Al Ringling Theatre in downtown Baraboo, Wis.

As kids neither Getaway Guy thought of running away to join the circus. Neil thought of running away, but couldn’t figure out where to go; Alan ran away, but only got as far as the local bus terminal.  But after their trip to Baraboo, Wisconsin‘s Circus World Museum, they finally understood the folkloric desire to exchange the humdrum of daily life for the fantastical.

Established in 1959, the Circus World Museum has welcomed over seven million visitors and is the most-visited off-site institution affiliated with the Wisconsin Historical Society. For those curious about circuses in general, and those particularly interested in the Ringling Brother’s, Barnum and Bailey Circus, this extensive museum is both playful and serious, with a great deal to see and do. It is stuffed to the rafters with costumes, meticulously restored circus wagons, posters, programs and photographs.

Possibly the least likely place for the creation of a world-wide entertainment empire in the 19th century, Baraboo is the hometown of the Ringling family, who settled there after abandoning Iowa for greener pastures further east (ignoring Samuel Gompers’s advice to “Go west, young man”). Extant since the Roman Empire, circuses came to America in the early 1800s, but not until the Ringlings established a near monopoly of the genre did they reach a vast audience with ever more spectacular exhibitions of exotic animals, clowns, human oddities, acrobats and other highly trained and talented performers. Combining salesmanship and showmanship, and advertised to the hilt with colorful posters (sometimes almost lurid), the brothers brought to every nook and cranny of America not only a source of spectacular entertainment, but also an education. Who in Keokuk, Iowa, had seen a live tiger or elephant before? While providing thrills and chills annually, the circus introduced millions to the stuff of storybooks and encyclopedias, as well as animals from the far corners of the world, for the price of admission.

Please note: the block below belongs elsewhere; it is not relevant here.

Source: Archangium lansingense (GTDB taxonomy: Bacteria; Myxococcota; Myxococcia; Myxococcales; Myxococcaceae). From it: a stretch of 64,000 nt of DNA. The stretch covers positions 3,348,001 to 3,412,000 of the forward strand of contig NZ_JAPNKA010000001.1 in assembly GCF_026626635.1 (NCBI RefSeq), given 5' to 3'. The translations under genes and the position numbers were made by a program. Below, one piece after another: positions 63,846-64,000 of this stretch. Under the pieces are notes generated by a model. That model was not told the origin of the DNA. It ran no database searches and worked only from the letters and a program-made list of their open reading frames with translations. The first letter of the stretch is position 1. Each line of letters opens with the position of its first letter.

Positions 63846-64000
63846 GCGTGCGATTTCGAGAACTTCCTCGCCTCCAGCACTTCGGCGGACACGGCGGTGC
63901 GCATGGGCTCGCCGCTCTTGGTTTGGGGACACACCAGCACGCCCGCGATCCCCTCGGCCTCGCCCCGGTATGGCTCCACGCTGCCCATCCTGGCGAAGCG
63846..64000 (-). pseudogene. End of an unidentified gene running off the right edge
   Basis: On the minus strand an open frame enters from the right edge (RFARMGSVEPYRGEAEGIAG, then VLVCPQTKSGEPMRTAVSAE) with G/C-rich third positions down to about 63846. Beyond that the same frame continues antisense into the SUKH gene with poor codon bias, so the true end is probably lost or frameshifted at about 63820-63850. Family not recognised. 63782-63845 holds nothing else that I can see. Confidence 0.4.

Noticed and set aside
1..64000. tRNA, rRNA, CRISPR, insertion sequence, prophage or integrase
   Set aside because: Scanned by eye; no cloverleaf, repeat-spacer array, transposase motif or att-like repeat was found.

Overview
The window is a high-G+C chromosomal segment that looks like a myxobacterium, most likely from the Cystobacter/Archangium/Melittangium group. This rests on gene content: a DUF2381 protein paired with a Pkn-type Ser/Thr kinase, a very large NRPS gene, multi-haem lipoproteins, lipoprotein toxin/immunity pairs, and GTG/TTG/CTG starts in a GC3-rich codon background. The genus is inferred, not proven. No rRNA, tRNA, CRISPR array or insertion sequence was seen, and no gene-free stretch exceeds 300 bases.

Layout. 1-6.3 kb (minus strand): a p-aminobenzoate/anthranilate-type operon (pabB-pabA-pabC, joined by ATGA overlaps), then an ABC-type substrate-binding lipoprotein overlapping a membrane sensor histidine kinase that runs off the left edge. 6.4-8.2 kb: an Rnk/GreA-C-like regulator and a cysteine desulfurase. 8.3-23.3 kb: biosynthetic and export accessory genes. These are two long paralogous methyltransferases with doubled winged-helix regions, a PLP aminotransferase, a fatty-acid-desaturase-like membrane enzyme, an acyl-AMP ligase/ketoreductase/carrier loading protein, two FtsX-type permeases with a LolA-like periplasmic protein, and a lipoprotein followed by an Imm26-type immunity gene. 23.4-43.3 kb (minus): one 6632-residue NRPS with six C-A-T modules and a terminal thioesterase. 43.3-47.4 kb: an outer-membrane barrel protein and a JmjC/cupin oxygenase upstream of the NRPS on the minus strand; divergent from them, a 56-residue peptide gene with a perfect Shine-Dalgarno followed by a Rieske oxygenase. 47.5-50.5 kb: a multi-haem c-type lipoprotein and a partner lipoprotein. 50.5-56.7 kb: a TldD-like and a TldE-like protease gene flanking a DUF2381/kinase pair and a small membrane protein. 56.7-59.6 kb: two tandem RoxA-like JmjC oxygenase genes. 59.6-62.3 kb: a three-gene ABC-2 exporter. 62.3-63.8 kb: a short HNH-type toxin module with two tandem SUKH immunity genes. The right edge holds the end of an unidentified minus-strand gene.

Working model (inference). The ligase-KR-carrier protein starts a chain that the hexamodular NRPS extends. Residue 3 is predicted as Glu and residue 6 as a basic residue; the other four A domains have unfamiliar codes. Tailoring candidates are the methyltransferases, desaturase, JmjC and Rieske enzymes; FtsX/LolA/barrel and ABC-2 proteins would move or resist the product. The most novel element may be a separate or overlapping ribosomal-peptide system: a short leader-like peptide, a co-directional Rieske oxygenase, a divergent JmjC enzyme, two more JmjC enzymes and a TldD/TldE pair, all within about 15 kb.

In addition to stimulating advances in large-scale lithographic printing (today’s billboards), the Ringling organization brought to the railroad industry innovative ideas about rapid and orderly loading and off-loading of freight. Because of tightly scheduled show dates and the distances to be traveled from venue to venue, the Ringlings devised the simple, yet highly productive, idea of loading from the rear of a train instead of from the side.

Once America started to move toward a more urban existence and greater worldliness at the turn of the 20th century, vaudevillians and circuses began to loose their cachet. With the advent of television, affordable travel and other forms of mass diversion, circuses were no longer profitable. Additionally, use of animals as performers began to lose appeal when animal rights activists cried foul.

Now the Circus World Museum recaptures the excitement of those earlier times with excellent displays, both inside and out, spanning both sides of the Baraboo River. Neil most liked the main exhibit in the Visitors’ Center (did we mention almost lurid?); Alan dug the astounding archives in the Library and Research Center (open to the public by appointment). The Guys visited off-season and missed the live hippodrome performances during the summer.

Meanwhile, the city of Baraboo (11,000+) appears to be a thriving, sustainable community and is holding its own in a positive way. Centered on a county courthouse square and surrounded by typical small-town businesses, its downtown offers a host of antiques emporiums, restaurants and coffee houses. It is a pleasant community, devoid of rampant teardowns, conscious of its heritage and willing to forego the temptation to reinvent itself to outsiders seeking cheap thrills and crass doodads. The Guys really liked it.

The Guys ventured a look at the much ballyhooed Wisconsin Dells, too. A place once known for its natural wonders, Wisconsin Dells has become the Coney Island of Wisconsin. Ghastly in the off season, the Guys could only imagine what it is like in the summer. Amongst the gewgaws and fast-food bazaar, however, they found a gem at 215 Broadway: another Wisconsin Historical Society satellite museum, the H.H. Bennett Studio. A late-19th- and early-20th-century photographer, Bennett and his family recorded the natural wonders of the Dells, its Native American inhabitants and its visitors for almost 100 years. In 1990 the Bennett heirs donated the studio and archives to the state.

Finally, the Guys had dinner at the Del-Bar Restaurant on U.S. 12. Deceptively ordinary from the busy highway, the Del-Bar is a heck of a place upon entering. Designed by a disciple of Frank Lloyd Wright almost 60 years ago, the ambience is first-rate and the menu and food are superb. This very pleasant and affordable restaurant probably has the best fare encountered in Wisconsin by the Getaway Guys for

Editor’s Note: The authors maintain a free website,, which offers recommended outings to nearby destinations that are often overlooked, but of genuine interest and delight.